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12-28-2012, 11:50 AM
  #40
redbull
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Join Date: Mar 2008
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Quote:
Originally Posted by Ag925 View Post
What a guy of Palffy's stature was able to achieve in the clutch-and-grab Dead Puck Era remains one of the most underappreciated accomplishments of the last 25 years in the NHL.

5'10", 180 LBS

1993-2006: 708 GP - 338 G - 394 A - 732 PTS

He has no trophies or even All Star Team selections, but he's a Hockey Hall Of Famer to me.
I always felt there was a "comfort" with Palffy playing on losing teams. Didn't really see any competitive fire in him, no willingness to win. Just a very slick, superior offensive player who could score points from the perimeter as well as anyone in his time. And again, it's not that Mogilny was Ryan Smyth but in the rare moments when Mogilny was on his game, he was superior to Palffy.

I think your last sentence (bolded) makes the point that I've tried making - that Palffy did well in obscurity, offensively. A little like Marcel Dionne (except not nearly as good), comfortable in a losing

Quote:
Originally Posted by Big Phil View Post
I think it is a bit of a trick question. I still took Mogilny, but as we all know he could have off seasons, in fact he did all the time. There is no way I take Palffy over a Mogilny in a contract year though.

I still would take the risk with Mogilny. Palffy was more consistent but never reached Mogilny's heights at his best. He also has more of a Marc Savard syndrome. He was a great "bad team" player. He had little substance to his game. He was a point collector and that's where it would end. He never really helped his team win despite how hard it would be on NYI
To continue from my earlier point (in this post) in that Palffy never showed any leadership, passion, winning mentality at all. He showed little emotion and seemed content to put up points and continue losing. I understand there's no way to prove this and being on such a lousy team didn't make it easy for him, but I find it odd that such a great scorer (playing at time when there was player movement) was never added to a contending team for a late season push, the final piece for a winning team.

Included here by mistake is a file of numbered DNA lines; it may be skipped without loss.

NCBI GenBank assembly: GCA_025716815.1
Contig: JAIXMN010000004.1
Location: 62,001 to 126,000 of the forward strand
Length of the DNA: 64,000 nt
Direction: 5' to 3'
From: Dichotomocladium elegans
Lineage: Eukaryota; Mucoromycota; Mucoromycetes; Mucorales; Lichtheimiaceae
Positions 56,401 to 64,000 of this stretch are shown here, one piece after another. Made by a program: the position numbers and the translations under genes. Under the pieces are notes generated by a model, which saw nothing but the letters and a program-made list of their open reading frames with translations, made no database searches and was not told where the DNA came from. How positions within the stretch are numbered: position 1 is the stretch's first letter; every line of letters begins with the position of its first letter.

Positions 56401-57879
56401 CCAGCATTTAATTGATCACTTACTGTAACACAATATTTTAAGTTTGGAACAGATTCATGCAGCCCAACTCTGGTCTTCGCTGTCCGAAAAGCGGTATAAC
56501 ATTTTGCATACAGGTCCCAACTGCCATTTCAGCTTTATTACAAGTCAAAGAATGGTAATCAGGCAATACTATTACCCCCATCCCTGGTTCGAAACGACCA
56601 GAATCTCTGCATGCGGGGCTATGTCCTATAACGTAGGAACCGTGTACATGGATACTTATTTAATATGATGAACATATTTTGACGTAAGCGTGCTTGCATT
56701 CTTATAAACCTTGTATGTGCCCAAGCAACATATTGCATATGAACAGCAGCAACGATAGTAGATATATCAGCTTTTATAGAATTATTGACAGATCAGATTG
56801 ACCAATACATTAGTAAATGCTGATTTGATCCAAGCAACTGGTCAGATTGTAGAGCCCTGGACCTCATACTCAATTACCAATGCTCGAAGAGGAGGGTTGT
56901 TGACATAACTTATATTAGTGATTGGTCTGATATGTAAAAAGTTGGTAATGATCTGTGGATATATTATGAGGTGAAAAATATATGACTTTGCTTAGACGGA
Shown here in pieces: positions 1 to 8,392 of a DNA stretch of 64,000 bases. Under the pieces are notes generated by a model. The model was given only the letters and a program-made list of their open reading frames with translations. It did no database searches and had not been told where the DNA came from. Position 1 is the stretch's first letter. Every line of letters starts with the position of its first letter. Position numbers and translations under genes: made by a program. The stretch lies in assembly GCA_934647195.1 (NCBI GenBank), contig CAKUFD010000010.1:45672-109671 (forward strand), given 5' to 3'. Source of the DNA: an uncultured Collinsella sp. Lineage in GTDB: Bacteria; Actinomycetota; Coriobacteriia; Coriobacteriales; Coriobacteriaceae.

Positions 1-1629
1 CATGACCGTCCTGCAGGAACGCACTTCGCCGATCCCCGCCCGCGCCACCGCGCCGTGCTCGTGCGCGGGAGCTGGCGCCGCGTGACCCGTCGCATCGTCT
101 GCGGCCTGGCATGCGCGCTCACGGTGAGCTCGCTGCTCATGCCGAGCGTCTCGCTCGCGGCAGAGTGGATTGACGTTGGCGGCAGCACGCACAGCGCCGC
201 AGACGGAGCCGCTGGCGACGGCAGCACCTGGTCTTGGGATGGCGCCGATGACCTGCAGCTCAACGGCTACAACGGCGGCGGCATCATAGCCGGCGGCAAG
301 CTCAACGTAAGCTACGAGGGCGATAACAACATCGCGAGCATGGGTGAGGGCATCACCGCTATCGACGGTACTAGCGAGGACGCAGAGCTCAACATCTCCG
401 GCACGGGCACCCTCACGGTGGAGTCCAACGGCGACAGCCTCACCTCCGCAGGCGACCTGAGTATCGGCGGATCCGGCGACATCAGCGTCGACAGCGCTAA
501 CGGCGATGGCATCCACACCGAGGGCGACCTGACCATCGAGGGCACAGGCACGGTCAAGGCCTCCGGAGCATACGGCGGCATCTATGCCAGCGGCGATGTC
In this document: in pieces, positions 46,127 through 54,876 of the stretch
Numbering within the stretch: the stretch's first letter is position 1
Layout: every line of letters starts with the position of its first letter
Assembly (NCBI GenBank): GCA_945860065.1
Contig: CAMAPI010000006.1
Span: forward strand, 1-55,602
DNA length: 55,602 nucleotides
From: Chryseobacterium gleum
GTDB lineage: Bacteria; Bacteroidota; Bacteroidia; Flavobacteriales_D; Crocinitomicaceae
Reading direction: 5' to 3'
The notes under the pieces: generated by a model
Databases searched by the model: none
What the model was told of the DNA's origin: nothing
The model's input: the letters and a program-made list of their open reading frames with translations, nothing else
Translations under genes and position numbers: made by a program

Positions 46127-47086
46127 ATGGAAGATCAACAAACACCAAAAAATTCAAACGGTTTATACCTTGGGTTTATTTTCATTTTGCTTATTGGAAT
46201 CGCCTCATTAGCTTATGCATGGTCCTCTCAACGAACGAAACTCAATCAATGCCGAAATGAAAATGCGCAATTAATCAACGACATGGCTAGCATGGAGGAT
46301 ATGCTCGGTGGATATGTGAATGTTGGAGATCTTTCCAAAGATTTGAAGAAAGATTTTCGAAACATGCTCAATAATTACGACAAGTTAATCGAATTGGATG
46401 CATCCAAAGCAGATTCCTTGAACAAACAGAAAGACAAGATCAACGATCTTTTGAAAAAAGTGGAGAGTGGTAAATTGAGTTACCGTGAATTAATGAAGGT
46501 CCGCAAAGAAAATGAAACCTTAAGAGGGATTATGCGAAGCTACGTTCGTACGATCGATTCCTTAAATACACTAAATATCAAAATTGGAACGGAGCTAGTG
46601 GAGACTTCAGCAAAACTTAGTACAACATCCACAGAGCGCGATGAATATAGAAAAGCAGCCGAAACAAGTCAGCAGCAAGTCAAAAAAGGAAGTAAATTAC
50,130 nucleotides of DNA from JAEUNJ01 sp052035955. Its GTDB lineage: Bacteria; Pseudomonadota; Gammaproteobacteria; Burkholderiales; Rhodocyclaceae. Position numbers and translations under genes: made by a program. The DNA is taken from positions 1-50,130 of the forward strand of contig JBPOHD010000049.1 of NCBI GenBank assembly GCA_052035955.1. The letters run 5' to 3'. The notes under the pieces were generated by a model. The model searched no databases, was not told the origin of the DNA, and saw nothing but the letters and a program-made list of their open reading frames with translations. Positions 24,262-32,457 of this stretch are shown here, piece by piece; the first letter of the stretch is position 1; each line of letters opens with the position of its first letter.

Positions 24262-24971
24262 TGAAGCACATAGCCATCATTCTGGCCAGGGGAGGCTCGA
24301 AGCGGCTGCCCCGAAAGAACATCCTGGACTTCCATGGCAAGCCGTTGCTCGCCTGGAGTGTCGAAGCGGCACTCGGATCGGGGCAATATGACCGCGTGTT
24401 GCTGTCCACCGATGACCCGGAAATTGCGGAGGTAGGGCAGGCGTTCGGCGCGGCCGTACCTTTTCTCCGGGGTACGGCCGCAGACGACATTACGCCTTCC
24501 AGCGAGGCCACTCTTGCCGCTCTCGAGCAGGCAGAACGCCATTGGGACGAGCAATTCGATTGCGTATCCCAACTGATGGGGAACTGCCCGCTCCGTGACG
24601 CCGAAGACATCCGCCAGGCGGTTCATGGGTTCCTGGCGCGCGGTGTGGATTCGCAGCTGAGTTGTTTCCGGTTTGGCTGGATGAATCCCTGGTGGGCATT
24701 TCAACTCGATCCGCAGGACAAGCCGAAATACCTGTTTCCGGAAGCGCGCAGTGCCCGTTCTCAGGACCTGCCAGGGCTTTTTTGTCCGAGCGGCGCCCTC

I hate arguing against Palffy because I happen to think he was a very good hockey player, underrated and underappreciated in his time. He was deceptively good defensively, at least with his positioning and somewhat responsible in back-checking (surprisingly) and had so little offensive support, was a great passer (better vision than Mogilny) and could create offense with an "ease" about it.

But Mogilny, at his peak, was explosive, could play with more emotion and fire and was deadly in the offensive zone (or neutral zone with speed) with a rocket shot that could beat any goalie from the top of the circles. That's where the difference lies.

Neither would be my first choice to win a playoff series but if I had to add one piece to a playoff team, I'd choose Mogilny.

Quote:
Originally Posted by TheDevilMadeMe View Post

I think the correct answer here is that Mogilny was better at his best, but Palffy was at his best more often.

It's easy to forget just how little help Palffy had most of the time. Check out the 2002-03 LA Kings:
well put.

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